Broad coalition promotes $10B water bond in CaliforniaBroad coalition promotes $10B water bond in California
Storage and infrastructure are sticking points.Governor's selective fiscal restraint seen as insulting.Legislature has little time to put up new measure or leave 2009 bond on ballot.
August 7, 2014
Agricultural leaders and local elected officials in Central California are calling it “do or die” time as efforts are ramping up to get a water bond on the November ballot in California.
Officials say billions of dollars must be spent to keep California cities and farms from drying up and dying.
San Joaquin Valley elected officials and agricultural leaders took to the steps of Fresno City Hall Wednesday morning to call on the legislature and California Gov. Edmund Brown, Jr. to support a $9.8 billion water bond measure that legislative leaders are currently debating and must pass within the next couple weeks if it’s going to make it to the November election.
The hastily-called press conference came after reports were published that Brown wrote a letter earlier this month to campaign supporters calling for a fat-free water bond totaling $6 billion.
“That just won’t do what we need,” said Manuel Cunha, president of the Fresno-based Nisei Farmers League. Cunha called Brown’s $6 billion proposal “a slap in the face” to agriculture and local communities.
Ready to go on the November ballot is an $11.14 billion water bond measure passed by the legislature in 2009. That bond was pulled just before the Nov. 2009 election for a host of political reasons.
California agriculture has pushed to get that bond back on the ballot at every possible election since then, but the legislature has repeatedly punted the measure to the next possible election.
Kicking the can
“We can’t kick that can down the road any further,” said Barry Bedwell, president of the California Grape and Tree Fruit League.
What agricultural leaders want is, at the very least, the $9.8 billion bond to be approved for the ballot by the legislature. That measure would replace the $11.14 billion bond tagged to go this November.
Cunha says the 2009 bond has all the provisions in it Central California agriculture wants, including money for new water storage and infrastructure, but sees the slightly smaller bond measure as more politically palatable.
“The Governor will likely fight us on the 2009 bond because he needs that money for high speed rail,” Cunha said.
Among the provisions Cunha and others want from a water bond include:
$3 billion with continuous appropriation funding for new surface water development;
$300 million for local/regional conveyance projects and groundwater recharge;
$2.25 billion for Delta sustainability;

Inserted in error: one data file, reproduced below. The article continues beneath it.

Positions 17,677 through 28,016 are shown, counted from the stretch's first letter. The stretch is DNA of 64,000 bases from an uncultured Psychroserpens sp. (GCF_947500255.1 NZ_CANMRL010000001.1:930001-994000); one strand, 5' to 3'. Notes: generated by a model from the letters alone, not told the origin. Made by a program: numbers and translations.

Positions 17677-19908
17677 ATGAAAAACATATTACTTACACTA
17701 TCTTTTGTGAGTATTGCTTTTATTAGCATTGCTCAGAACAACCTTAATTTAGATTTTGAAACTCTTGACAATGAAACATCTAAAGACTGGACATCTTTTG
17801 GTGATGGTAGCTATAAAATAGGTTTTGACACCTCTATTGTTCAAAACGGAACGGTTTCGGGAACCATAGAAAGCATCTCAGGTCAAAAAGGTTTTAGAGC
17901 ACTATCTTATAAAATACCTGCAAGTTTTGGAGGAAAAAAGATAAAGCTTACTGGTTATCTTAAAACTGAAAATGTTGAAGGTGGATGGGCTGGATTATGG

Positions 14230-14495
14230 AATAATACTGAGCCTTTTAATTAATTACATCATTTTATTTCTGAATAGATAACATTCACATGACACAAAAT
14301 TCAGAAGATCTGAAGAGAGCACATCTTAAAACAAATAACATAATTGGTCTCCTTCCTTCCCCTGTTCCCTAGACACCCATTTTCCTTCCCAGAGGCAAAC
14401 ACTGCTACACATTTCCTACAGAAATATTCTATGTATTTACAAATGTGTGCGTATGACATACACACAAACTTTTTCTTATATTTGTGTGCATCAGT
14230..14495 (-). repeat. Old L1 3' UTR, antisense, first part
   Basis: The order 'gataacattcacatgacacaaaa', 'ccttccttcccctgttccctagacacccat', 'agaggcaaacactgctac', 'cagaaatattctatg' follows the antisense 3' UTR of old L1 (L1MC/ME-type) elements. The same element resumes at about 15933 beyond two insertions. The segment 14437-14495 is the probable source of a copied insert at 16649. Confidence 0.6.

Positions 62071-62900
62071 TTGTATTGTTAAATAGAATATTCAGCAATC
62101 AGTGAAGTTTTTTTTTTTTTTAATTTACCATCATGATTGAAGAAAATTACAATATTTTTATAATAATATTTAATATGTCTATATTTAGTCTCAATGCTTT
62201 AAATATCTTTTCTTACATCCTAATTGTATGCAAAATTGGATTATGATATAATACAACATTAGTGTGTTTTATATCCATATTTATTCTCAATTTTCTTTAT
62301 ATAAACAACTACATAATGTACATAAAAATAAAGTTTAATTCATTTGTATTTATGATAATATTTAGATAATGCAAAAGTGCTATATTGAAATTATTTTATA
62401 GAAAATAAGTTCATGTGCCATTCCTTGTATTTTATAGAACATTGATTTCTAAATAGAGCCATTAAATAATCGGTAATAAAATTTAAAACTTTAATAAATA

$1 billion in Integrated Regional Water Management (IRWM) grants; and,
$400 million for safe drinking water, including water quality funds for use by disadvantaged communities as well as specific language directed at aiding rural residential homeowners and tenants.
Additionally, the bond agricultural leaders want will also support adequate supplemental funding to provide development of regional water supply projects throughout California resulting in the production of beneficial water supplies to statewide water users.
Cunha says leaders from both sides of the political aisle have been working “feverishly on this thing” to get it done and he praised them for their efforts.
The press conference was also used to call attention to a letter signed by cities, counties, agricultural leaders, chambers of commerce, chiefs of police, sheriffs, school districts, and at least 100 private citizens in the San Joaquin Valley that calls on the California Legislature to put the water bond measure up for a vote.
Included in the letter are signatures by the mayors of Fresno, Kerman, Parlier, Fowler, Mendota, Clovis, Orange Cove, and the Los Angeles-area city of San Fernando.
Calls to put the 2009 bond on the Nov. 2014 ballot became much louder last winter after California and federal regulators shut off surface water flows to much of the state earlier in the year. Those water deliveries were halted in part because the water simply was not available after three years of dry conditions were capped with nearly no rain and snow during the 2013-14 rainy season.
Lawmakers have until the end of August to make a decision on the proposed bond measure or simply leave the 2009 measure on the ballot, according to Amanda Fulkerson, spokesperson for Assembly Member Connie Conway, R-Tulare. Cunha said Conway has been helpful in keeping agriculture's interests in the bond discussions.
Tulare County Supervisor Allen Ishida said a meeting several months ago of county supervisors from the eight San Joaquin Valley counties, plus those representing the San Joaquin/Sacramento River Delta region, generated the support of 24 California counties to favor a water bond that would address storage and infrastructure needs in the state. That support included the County of Los Angeles.
“We need water; we need it to sustain life here,” Ishida said.
Ishida further called on state leaders to divert money already set aside for California’s proposed high speed rail project on California’s more-pressing water infrastructure needs.
Fresno City Council President Steve Brandau called Gov. Brown’s $6 billion water bond concession “cheap and chinsey,” as Brown’s latest call for fiscal responsibility has not been matched by previous actions, including his support for the $68 billion high speed rail project and other expensive projects.
“We’re issuing a challenge to our governor today: do not be cheap and chinsey when it comes to our water infrastructure,” Brandau said.
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